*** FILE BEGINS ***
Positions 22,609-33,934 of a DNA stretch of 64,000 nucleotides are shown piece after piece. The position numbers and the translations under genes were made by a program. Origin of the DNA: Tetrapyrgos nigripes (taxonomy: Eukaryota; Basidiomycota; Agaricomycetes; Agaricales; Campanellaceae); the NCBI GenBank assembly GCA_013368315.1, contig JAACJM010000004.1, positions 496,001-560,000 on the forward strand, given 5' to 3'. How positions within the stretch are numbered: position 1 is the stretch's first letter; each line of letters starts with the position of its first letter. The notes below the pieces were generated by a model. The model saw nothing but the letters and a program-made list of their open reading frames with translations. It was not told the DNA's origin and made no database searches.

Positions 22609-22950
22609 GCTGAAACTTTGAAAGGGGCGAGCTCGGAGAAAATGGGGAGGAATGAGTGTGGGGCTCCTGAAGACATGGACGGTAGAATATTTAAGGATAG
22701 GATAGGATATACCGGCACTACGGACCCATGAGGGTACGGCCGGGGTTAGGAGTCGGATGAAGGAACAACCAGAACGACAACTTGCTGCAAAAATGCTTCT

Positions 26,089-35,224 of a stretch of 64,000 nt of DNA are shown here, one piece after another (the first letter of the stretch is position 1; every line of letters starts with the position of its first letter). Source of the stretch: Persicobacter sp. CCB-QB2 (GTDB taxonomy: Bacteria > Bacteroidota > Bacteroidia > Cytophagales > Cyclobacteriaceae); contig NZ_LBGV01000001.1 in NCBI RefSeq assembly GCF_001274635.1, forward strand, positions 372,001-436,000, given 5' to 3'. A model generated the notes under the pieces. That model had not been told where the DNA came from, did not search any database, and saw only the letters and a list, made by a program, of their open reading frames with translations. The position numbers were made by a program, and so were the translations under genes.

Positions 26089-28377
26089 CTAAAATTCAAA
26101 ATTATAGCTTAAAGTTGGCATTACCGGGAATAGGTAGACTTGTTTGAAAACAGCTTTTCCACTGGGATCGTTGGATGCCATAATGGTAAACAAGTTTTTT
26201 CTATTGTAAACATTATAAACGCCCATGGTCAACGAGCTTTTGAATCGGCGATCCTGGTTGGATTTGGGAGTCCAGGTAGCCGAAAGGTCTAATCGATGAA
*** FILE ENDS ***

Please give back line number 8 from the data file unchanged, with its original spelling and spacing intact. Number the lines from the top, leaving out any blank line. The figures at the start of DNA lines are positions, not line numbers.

26101 ATTATAGCTTAAAGTTGGCATTACCGGGAATAGGTAGACTTGTTTGAAAACAGCTTTTCCACTGGGATCGTTGGATGCCATAATGGTAAACAAGTTTTTT